Tuesday, November 10, 2009

The Priest Next Door or Down the Hall

Living among seminarians reminds professor of one of his priest heroes

“How would you like to live with your professor?”

Father Scott Carl, left, talks with seminarian James Lannan at the St. Paul Seminary during an informal gathering before night prayer Oct. 18. Father Carl is a faculty member at the seminary. - Dave Hrbacek / The Catholic Spirit
Father Scott Carl punctuated the question with a loud laugh. “There’s the challenge of seminary.”

As an instructor at the St. Paul Seminary, Father Carl, 35, works to form future priests — both inside and outside the classroom. In addition to teaching Scripture, Father Carl lives among seminarians on the second floor of the seminary’s four-floor, dorm-style housing area.

“It’s a vocation, not a job,” said Father Carl. “The reason I am there is to be an example.” He does it primarily because he wants to do God’s will; however, it’s clear he finds great joy in the ministry, too.

Father Carl is one of three priests who live on seminarian floors. He moved there in 2008 and started teaching that fall.

“The seminarians are very welcoming, very encouraging,” he said.

Father Carl eats meals with the men at the nearby cafeteria and prays night prayer with them several times a week.

The activities may not be extraordinary, but they meet the seminarians’ needs. Last year one told him, “We just want to spend time with a priest,” he said.

A seminarian from St. Paul in Ham Lake, Tim Lawrence, 31, lives across the hall from Father Carl. He appreciates the time the priest takes to ask about his day, eat a meal or give advice on an assignment.

“On those tough days, you walk outside your door, and there [Father Carl] is, very cheerful and joyful, and that joy for his priesthood gives us inspiration and hope,” he said.

Sam Patet, a seminarian from St. Augustine in South St. Paul, lives near Father Carl and took one of his classes last semester.

Patet, 23, admires Father Carl’s personable, easy-going nature.

“Father Scott is the same man on the floor as he is in the classroom,” he said. “In the classroom, he is a man who is going to teach and give us knowledge and help us learn it, but he still has his fun spirit, his laughter.”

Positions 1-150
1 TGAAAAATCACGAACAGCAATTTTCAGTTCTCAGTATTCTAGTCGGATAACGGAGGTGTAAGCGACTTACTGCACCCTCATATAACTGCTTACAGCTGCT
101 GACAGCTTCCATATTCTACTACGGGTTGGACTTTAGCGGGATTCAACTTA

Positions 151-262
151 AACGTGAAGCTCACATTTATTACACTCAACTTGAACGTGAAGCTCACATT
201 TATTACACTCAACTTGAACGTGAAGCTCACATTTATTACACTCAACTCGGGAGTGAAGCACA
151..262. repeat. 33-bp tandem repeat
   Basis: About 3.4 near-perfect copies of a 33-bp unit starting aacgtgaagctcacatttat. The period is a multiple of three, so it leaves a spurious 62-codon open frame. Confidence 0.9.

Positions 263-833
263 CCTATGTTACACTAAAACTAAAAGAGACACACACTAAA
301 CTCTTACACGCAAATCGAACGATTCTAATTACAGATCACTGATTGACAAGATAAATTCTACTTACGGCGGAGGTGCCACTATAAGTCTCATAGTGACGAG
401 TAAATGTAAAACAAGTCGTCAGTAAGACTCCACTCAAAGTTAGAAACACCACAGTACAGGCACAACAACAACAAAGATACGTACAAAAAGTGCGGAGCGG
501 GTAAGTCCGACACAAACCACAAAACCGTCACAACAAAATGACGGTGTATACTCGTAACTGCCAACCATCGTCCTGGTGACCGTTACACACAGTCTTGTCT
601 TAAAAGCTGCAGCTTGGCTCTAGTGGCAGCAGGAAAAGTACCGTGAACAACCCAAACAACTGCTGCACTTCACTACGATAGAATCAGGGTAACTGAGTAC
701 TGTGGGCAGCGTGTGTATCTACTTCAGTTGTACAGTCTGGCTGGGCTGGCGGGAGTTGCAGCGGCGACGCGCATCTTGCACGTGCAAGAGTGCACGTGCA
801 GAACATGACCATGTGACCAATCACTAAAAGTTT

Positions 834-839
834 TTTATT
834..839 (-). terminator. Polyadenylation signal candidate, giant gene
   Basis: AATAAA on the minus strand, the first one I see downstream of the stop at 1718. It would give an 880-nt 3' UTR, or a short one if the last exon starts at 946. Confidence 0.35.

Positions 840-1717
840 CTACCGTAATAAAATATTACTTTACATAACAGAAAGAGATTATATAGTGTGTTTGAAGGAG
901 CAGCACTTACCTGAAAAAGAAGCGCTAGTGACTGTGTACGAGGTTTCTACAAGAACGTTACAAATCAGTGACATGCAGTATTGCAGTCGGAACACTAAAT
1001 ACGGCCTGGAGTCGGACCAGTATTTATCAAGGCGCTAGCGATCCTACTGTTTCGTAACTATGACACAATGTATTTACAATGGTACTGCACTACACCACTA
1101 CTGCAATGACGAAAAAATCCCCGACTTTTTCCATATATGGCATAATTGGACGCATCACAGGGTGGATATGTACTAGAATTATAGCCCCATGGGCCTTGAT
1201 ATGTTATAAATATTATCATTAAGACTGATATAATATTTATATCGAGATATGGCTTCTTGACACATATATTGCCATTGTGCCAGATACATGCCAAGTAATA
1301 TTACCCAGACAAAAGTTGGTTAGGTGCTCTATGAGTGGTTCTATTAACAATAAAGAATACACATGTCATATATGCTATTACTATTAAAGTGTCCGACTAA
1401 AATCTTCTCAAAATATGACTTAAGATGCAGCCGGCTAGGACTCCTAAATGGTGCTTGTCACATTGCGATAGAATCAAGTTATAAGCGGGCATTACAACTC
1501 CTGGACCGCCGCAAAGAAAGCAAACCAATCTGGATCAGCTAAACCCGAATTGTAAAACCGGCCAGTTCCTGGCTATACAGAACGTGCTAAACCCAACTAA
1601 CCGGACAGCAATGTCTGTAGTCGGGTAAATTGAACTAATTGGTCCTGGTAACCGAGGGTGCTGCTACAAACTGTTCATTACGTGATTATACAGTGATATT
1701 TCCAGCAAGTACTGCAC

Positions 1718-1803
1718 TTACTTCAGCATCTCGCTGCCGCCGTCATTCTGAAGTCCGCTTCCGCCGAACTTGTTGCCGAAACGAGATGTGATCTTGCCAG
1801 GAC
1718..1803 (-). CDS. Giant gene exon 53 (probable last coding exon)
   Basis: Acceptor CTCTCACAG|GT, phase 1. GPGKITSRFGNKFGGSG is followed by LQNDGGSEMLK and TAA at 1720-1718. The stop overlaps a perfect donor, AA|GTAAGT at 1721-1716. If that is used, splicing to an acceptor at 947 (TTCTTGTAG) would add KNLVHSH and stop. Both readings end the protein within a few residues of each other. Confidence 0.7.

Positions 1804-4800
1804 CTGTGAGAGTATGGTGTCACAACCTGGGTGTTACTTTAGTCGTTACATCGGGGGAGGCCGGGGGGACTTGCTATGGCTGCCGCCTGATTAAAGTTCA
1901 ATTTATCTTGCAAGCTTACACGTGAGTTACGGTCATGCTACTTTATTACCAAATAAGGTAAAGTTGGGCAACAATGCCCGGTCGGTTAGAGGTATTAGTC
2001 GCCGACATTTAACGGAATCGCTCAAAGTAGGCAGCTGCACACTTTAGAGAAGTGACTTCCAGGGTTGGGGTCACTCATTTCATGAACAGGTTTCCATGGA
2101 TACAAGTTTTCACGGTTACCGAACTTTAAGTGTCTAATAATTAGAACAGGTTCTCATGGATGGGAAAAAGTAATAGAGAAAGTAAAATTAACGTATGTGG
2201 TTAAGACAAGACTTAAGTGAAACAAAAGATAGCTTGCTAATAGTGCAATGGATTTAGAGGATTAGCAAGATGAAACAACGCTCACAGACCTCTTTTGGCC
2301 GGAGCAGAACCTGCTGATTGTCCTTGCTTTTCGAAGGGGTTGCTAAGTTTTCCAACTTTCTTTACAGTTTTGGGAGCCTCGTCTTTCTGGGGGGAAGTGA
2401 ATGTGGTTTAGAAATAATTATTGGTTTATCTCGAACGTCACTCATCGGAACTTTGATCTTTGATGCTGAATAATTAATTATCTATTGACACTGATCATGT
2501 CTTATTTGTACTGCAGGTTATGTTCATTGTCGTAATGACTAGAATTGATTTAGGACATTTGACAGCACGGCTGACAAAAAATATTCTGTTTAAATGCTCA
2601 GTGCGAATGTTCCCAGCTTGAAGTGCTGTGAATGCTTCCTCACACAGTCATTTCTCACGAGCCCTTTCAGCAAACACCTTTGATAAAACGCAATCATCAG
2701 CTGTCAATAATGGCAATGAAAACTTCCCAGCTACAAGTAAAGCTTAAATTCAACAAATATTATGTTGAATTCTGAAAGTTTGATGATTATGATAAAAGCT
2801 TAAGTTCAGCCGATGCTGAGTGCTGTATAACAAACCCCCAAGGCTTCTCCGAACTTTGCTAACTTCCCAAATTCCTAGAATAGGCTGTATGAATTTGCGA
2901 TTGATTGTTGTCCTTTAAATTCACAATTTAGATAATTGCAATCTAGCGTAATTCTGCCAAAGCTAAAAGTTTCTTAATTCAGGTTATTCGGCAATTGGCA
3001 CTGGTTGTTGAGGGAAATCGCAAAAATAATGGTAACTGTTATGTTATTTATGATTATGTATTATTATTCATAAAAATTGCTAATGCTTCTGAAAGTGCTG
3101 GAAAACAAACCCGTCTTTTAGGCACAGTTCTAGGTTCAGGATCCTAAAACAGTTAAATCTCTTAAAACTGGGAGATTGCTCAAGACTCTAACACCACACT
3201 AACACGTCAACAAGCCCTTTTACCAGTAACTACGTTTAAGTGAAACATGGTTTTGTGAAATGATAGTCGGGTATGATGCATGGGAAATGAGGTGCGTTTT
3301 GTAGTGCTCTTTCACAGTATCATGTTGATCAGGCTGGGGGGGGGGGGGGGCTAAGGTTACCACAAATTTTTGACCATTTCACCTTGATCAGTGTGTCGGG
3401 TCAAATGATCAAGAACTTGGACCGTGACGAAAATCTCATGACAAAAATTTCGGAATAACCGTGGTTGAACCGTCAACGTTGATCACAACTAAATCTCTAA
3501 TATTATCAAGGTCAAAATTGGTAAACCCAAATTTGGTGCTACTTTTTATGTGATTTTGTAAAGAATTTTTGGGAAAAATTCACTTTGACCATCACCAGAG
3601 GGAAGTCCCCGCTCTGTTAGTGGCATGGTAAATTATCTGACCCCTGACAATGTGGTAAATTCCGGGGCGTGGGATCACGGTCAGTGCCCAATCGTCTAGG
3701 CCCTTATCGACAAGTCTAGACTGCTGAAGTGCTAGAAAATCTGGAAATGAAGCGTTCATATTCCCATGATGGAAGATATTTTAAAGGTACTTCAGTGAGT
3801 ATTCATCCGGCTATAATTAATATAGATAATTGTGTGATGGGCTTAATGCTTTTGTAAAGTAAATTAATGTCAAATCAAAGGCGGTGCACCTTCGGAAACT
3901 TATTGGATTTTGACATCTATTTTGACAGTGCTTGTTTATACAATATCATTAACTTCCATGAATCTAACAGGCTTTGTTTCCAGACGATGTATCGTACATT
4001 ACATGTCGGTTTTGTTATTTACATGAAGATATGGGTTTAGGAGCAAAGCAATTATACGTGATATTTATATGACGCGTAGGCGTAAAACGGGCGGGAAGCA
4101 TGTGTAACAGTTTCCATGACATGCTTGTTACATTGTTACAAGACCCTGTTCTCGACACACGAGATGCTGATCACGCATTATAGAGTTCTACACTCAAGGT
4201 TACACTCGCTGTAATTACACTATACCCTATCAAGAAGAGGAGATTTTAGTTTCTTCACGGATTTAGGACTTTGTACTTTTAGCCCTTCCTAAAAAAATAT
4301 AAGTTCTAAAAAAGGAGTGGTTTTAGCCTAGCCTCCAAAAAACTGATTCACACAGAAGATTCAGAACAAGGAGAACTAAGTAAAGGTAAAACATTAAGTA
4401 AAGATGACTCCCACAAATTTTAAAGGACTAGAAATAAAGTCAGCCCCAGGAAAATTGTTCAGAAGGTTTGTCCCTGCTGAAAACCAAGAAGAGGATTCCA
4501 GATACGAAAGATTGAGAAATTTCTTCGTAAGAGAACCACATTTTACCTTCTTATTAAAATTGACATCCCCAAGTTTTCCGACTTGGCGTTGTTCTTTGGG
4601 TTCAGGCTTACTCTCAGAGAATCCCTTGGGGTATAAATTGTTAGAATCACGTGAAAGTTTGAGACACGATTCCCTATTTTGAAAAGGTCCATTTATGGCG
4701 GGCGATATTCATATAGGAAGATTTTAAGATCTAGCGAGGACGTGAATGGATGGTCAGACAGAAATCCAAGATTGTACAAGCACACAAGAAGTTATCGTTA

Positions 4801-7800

Inspired by priest, ‘hero’

Father Carl grew up in Hastings and attended Guardian Angels, now St. Elizabeth Ann Seton. When he was a freshman at St. Thomas in 1992, he lived in Ireland Residence Hall on the same floor as Msgr. James Lavin. Msgr. Lavin was in is early 70s, recently retired, and living with freshmen because he knew he could offer something through his priestly presence, Father Carl said.

Although he doesn’t live with college freshmen — or have to wear earplugs to sleep at night, as Msgr. Lavin did — Father Carl finds it providential that he is doing the type of ministry today that Msgr. Lavin provided him 18 years ago. Msgr. Lavin is still one of Father Carl’s greatest heroes.

“The greatest joy is just [that] this is where the Lord wants me to be a priest,” he said. “Thinking back again to Msgr. Lavin, what’s beautiful is his priestly heart, the authenticity, the patience and generosity.”

After ordination in 2000, Father Carl served as an associate pastor at Presentation of the Blessed Virgin Mary in Maplewood and Highland Catholic Community — now Lumen Christi — in St. Paul, before Archbishop Harry Flynn asked him to study at the Pontifical Biblical Institute in Rome. He graduated in 2008.

Father Carl knows that being a seminarian is challenging because the men are under constant evaluation. As a formation director, he integrates the human, spiritual, intellectual and pastoral formation for 10 men.

Living among seminarians inspires Father Carl’s own priesthood.

“They’re really serious about this sense of call and fulfilling that,” he said. “It’s not easy to be evaluated, but it’s the humor that’s there, the playfulness and positiveness, and that’s something that gives me a sense of peace about what I am doing.”
Catholic Spirit
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